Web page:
WHY ARE WE SO TIRED?
Nutrition guru Patrick Holford put it well when he said, “We’re not the naked apes, we have become the knackered apes.” ‘Exhausted’, seems to be the standard reply whenever I ask someone how he or she is feeling. After much research into why we are all so tired it seems as simple as the fact that we are not getting enough sleep. Even if we do, it’s not the quality sleep we need. Frenetic as life is, there are no short cuts, the need to sleep is a biologically persistent characteristic deeply embedded in the brain. If you tend towards insomnia, cultivating good sleep habits - a dark room with no artificial light that is quiet and well ventilated, cotton bed linen and comfortable sleepwear, is a start. More challenging is being able to relax enough to let sleep take place. On any normal day especially if exposed to traffic we are continuously bombarded with messages that need to be processed. Some of these are newspaper headlines. “Woman murdered while sleeping”, “Child raped by gang”, every couple of kilometres feeds our stress meters. Without doubt these cause anxiety, which can affect the body physically causing changes in blood pressure, blood sugar, breathe rate and heart rate. Coming down from the day into sleep mode may require a relaxation aid like meditation, soothing music or an aromatic bath.
Sleep clinics are becoming commonplace around the world, not only to identify the causes of insomnia or to deal with snoring and other disorders but also for sleep therapy where tranquillisers are issued allowing the subject to sleep for days at a time.
Before you get anxious enough to think about that option or to reach for a pill, there are a number of alternative therapies that might help you both to sleep and to restore energy levels.
Alexander technique: looks at your sleeping position and identifies potential postural habits that may be adjusted.
Hypnotherapy: will help with underlying emotional problems and teach you relaxation methods.
Homeopathy: remedies such as Aconitum will help for sleep disturbed by fear or panic. Nux if sleeplessness is from mental strain, overindulgence in food or alcohol or irritability. Pulsatilla is for restless sleep, feeling too hot or too cold. Opium for when feeling sleepy but unable to sleep or if sleep is so heavy the person cannot be woken.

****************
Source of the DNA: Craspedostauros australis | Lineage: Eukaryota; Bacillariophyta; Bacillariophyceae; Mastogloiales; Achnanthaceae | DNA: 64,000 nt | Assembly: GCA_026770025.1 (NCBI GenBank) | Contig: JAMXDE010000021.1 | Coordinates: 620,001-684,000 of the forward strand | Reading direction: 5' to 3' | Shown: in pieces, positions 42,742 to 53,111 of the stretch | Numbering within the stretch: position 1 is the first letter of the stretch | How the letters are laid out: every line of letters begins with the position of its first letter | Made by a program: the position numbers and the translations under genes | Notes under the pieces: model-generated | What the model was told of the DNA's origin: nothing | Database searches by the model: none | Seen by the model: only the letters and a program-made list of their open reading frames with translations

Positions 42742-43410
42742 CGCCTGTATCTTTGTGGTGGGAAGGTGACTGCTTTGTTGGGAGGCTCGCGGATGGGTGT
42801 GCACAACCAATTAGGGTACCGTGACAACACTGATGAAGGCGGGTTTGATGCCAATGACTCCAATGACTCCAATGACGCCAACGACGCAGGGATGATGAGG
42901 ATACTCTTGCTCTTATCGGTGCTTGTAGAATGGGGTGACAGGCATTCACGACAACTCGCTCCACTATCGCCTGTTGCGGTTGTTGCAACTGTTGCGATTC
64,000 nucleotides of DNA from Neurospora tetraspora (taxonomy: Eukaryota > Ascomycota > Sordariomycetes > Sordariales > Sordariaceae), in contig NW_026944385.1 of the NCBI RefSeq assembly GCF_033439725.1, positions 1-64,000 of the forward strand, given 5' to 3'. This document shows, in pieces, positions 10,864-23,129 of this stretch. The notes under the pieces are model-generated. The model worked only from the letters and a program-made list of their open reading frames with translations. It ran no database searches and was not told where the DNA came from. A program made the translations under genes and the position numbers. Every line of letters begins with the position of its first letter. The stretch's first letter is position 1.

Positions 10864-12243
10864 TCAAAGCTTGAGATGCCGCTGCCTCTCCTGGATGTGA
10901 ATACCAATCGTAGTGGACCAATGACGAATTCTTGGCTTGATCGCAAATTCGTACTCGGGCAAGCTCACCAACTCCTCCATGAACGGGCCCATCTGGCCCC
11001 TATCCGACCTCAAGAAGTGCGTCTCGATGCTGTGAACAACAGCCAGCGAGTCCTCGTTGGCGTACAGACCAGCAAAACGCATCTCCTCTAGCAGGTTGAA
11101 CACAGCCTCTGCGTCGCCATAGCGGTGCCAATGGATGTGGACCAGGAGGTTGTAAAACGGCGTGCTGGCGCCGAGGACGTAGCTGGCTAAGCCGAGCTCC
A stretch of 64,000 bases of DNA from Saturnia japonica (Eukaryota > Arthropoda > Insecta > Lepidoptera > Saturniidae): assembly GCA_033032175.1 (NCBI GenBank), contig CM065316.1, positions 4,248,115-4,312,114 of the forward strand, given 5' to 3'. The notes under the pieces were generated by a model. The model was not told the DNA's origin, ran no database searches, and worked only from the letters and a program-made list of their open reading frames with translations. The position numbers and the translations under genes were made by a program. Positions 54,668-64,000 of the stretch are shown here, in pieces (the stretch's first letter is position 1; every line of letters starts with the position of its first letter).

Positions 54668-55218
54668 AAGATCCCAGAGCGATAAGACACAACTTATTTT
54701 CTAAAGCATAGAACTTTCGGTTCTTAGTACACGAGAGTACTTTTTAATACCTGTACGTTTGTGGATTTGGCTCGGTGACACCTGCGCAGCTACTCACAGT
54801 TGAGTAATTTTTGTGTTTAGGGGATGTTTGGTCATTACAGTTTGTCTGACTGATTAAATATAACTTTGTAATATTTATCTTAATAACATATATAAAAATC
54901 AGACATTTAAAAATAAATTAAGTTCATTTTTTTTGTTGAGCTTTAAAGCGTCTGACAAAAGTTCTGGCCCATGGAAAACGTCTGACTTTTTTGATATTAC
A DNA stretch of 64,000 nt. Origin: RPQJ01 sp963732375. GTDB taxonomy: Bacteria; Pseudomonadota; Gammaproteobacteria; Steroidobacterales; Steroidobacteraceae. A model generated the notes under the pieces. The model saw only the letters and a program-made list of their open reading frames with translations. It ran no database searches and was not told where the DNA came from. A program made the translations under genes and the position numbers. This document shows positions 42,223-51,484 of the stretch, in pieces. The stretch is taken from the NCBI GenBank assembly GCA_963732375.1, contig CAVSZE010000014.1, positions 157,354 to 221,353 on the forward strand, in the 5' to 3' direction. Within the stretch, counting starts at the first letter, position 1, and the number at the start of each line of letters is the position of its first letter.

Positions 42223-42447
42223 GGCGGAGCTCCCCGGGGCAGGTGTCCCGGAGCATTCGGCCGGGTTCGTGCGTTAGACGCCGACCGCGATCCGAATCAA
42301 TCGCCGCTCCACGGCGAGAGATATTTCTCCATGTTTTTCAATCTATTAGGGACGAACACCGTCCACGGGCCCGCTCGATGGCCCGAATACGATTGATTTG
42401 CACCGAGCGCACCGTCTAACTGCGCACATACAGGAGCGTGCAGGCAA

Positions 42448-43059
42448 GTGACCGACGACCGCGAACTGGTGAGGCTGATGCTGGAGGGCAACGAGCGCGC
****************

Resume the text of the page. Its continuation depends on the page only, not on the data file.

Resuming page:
Flower remedies: White chestnut may be good for worry and Rock Water, Elm Beech and Vervain for stress.
Massage: can bring about deep relaxation and can induce sleep.
Herbalism: Valerian, Passionflower and Jamaican Dogwood all help to relieve insomnia although specific remedies should be prescribed according to the nature of the sleeping difficulty.
Nutrition: Vitamin B and Magnesium or Folic acid may be required.
Others, such as Yoga, Naturopathy and Reflexology also offer solutions for deep quality sleep and stress relief.
On a practical level, wear earplugs and a light-blocking mask if necessary. Make sure you exercise; it helps to rid the body of tension and raises energy levels during the day. Drink enough water as dehydration makes one feel drained. Don’t skip meals or use coffee to compensate for low energy or fluctuating blood sugar levels. Avoid high fat meals, respect your biological rhythms and sleep when you feel tired. Naps work very well for some although for others may interfere with sleep patterns. Avoid caffeine and nicotine. Have sex, do deep breathing, pray and leave all work and worry out of the bedroom but most importantly have enough sleep.Place copy here...